PAOLO NESPOLI, THE ENGINEER WITH HIS HEAD IN THE STARS
He is a space veteran, but his enthusiasm is the same as his very first time; Paolo Nespoli is preparing for his third mission, which will take place soon after his 60th birthday. “I am happy to go back up: in space age weighs less,” Nespoli affirms; he will celebrate his 60th birthday on April 6, 2017, and will become the oldest European astronaut to go into space. For the moment, the European record belongs to the Frenchman Jean Loup Chrétien, who flew on the Mir with the Space Shuttle Atlantis in 1997 at the age of 59 after three missions with Soyuz.
The oldest astronaut in the world to go into space remains John Glenn, who was also the first American to go into earthly orbit on February 20, 1962, and returned at the age of 77 with the STS-95 mission in 1998.
The Milanese astronaut will be employed on the International Space Station (ISS) for a mission that will leave from the secret Russian space-launch site of Bajkonur in Kazakhstan on May 30, 2017, for six months in space. It will be his third experience in orbit and the fourth long-term mission for the Italian Space Agency. In the last weeks, Roberto Battiston, the President of the ISA, explained that the ISA is working toward the goal of having an Italian astronaut take on the role of commander of the ISS. Italy currently has four astronauts “in service:” Paolo Nespoli himself, Roberto Vittori, Lica Parmitano and Samantha Cristoforetti. Nespoli has proudly declared that “I am an engineer, but I have never stopped dreaming,” and it is difficult to determine the boundary between dream and reality for someone like him, who has witnessed a number of important moments in space history, from the resumption of the construction of the space station to the inauguration of the Shuttle and the celebration in space of the 50th anniversary of Yuri Gagarin’s first orbital flight. The story of Paolo Nespoli is one of numerous successes, one after the other, after a long waiting period. His life as an astronaut began 26 years ago, when he was selected in 1989 as one of the eight astronaut candidates in the Italian Space Agency and therefore part of the body of astronauts in the European Space Agency. Passionate about computer technology, underwater immersion and flight (he has a license as a tourist pilot), Nespoli has worked since 1991 to train European astronauts at the ESA center in Cologne and subsequently in the preparation of the on-board computers on the old Russian space station Mir.
In 1998 he was finally admitted in the training program at NASA’S Johnson Space Center in Houston together with another Italian astronaut, Roberto Vittori. But the wait for a space flight was still long, due to the suspension of Shuttle flights after the tragedy of the Columbia. For this engineer with a past in the army, his first mission only arrived on October 23-November 7, 2007. “Esperia,” jointly managed by the ESA and the ASI, was an important mission that signaled the resumption of work for the enlargement of the International Space Station, with the installation of Node 2 (the Harmony module) built by Thales Alenia Space in Turin, to which were connected the European laboratory Columbus and the Japanese laboratory Kibo.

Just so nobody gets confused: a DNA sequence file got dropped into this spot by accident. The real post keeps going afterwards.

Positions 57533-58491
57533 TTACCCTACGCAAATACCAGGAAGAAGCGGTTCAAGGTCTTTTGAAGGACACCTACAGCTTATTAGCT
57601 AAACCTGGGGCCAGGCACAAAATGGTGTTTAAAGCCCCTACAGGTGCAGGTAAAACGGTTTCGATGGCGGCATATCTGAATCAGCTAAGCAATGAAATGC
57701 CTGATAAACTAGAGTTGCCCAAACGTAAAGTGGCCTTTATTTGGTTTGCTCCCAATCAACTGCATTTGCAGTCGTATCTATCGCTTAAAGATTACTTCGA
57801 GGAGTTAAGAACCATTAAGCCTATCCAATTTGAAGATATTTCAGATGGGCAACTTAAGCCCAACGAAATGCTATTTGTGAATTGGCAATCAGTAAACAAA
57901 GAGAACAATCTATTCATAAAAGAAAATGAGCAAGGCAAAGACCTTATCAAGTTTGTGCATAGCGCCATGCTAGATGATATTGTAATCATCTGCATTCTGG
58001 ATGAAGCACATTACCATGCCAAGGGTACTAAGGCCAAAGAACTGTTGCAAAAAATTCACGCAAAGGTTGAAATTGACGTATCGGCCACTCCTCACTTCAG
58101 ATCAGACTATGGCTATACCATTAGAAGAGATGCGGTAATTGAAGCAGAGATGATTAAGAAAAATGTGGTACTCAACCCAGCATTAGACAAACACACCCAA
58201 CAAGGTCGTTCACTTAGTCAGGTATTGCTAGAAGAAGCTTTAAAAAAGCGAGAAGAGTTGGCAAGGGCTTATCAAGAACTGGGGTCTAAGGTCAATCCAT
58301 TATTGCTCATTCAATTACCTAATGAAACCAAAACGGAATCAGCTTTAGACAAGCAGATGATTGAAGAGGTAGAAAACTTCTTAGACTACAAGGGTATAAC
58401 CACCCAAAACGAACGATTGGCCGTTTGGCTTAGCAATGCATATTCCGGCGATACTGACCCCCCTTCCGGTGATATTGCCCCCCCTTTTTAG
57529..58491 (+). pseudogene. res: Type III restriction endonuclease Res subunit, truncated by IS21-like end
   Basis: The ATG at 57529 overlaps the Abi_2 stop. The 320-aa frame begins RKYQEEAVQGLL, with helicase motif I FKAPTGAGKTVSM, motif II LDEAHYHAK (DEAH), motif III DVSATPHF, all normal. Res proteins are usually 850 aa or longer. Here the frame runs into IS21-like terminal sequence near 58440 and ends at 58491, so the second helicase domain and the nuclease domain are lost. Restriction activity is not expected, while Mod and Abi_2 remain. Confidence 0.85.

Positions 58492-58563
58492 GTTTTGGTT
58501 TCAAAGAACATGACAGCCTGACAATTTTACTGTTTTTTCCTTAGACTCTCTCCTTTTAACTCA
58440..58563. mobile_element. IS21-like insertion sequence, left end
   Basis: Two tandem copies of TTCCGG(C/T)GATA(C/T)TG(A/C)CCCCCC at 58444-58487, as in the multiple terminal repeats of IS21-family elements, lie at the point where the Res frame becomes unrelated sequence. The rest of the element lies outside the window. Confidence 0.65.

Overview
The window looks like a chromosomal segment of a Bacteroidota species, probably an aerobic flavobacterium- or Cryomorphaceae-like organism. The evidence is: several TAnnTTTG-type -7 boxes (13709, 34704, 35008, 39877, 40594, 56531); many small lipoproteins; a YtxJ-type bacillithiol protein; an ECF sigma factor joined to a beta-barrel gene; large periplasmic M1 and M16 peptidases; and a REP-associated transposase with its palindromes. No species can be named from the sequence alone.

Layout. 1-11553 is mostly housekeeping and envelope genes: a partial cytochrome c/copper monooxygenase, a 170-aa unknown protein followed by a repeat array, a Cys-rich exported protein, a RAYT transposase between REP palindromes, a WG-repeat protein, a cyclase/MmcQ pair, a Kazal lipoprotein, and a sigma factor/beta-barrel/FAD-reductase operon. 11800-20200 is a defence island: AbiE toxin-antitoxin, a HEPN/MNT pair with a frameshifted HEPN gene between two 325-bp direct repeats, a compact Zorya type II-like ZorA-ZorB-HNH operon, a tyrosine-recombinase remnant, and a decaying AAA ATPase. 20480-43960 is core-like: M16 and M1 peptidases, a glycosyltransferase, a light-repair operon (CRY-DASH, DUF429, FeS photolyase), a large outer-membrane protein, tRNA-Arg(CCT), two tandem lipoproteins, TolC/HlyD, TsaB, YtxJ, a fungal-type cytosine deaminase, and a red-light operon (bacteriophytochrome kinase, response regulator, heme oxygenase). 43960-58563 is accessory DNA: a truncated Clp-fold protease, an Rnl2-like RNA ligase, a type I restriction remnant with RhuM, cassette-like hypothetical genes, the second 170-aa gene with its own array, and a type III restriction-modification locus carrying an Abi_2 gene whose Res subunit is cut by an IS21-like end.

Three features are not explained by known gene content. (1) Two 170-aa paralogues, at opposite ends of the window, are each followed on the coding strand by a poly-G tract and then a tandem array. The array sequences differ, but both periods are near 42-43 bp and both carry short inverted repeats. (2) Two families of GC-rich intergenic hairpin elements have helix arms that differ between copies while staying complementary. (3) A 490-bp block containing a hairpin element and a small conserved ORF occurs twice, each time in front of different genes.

His second mission, Magisstra, also provided a record in that it was the first six-month mission carried out by an Italian; it began on December 15, 2010, and concluded after 152 days in May 2011, and for the first time saw two Italians on the Space Station when Roberto Vittori arrived on board. Until a few months ago, Paolo Nespoli also was the Italian with the most days spent off our planet—174 and nine hours—a record which is now held by Samantha Cristoforetti, with 199 days. Among his records, the engineer also can boast of being the first European astronaut to twitter from space. His Twitter messages went viral, in part due to his spectacular photos of our planet as seen from the orbital laboratory. During the press conference to announce his third mission in space, which will launch in 2017, Paolo Nespoli spoke about the use of social networks on the part of many astronauts as a means of diffusing news and images to the public that document his own voyage: “Sharing photos from space will serve to prevent me from feeling alone.”